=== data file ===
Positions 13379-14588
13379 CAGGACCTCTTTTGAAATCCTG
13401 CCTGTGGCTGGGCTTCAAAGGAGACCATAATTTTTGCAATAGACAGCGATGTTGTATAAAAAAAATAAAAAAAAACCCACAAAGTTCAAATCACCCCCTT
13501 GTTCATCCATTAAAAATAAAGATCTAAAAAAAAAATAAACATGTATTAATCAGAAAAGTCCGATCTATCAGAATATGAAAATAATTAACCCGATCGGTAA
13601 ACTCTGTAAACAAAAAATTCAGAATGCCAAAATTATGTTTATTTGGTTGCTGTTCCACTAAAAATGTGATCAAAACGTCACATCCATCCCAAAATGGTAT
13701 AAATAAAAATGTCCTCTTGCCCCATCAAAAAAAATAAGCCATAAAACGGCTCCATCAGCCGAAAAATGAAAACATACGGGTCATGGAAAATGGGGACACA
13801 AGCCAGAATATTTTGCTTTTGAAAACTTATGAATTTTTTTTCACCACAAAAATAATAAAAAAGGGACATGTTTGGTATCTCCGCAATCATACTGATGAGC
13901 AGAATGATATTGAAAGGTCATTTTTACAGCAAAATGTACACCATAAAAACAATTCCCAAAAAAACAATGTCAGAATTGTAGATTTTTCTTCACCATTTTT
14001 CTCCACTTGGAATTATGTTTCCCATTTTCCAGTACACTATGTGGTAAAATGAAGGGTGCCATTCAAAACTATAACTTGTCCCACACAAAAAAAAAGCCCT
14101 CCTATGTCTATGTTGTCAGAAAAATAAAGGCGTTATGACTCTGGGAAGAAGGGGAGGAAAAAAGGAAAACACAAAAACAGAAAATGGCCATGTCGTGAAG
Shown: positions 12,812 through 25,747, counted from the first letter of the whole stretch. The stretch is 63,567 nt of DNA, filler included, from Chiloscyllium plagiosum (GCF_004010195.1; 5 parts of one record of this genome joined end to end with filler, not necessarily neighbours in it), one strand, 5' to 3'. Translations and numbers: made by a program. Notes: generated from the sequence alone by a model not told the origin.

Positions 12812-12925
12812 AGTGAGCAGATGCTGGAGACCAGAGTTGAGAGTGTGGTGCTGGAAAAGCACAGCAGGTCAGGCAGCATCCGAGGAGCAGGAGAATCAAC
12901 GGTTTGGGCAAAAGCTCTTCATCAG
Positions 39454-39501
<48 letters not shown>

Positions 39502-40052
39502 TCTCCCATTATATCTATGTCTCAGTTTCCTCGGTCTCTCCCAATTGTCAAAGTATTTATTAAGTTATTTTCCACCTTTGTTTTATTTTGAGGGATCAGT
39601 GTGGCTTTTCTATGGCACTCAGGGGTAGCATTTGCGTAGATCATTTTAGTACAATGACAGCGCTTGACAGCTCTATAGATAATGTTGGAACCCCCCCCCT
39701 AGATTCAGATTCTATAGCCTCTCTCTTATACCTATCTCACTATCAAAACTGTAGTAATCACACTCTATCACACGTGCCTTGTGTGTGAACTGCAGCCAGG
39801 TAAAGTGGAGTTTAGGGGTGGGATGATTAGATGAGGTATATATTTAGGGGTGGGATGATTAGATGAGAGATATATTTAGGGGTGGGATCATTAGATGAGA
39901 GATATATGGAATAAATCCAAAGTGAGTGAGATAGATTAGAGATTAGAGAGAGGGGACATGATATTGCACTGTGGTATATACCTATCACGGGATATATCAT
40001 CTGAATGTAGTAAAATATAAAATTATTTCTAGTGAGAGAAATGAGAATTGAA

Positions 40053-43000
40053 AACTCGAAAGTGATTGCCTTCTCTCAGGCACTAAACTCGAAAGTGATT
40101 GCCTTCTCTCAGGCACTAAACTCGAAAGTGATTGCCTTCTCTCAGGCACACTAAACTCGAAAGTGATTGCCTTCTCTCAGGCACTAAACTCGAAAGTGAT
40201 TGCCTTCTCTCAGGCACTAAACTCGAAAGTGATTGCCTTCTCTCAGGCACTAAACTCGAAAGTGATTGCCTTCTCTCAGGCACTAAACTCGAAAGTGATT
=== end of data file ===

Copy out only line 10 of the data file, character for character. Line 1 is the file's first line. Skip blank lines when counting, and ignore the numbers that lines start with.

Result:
14101 CCTATGTCTATGTTGTCAGAAAAATAAAGGCGTTATGACTCTGGGAAGAAGGGGAGGAAAAAAGGAAAACACAAAAACAGAAAATGGCCATGTCGTGAAG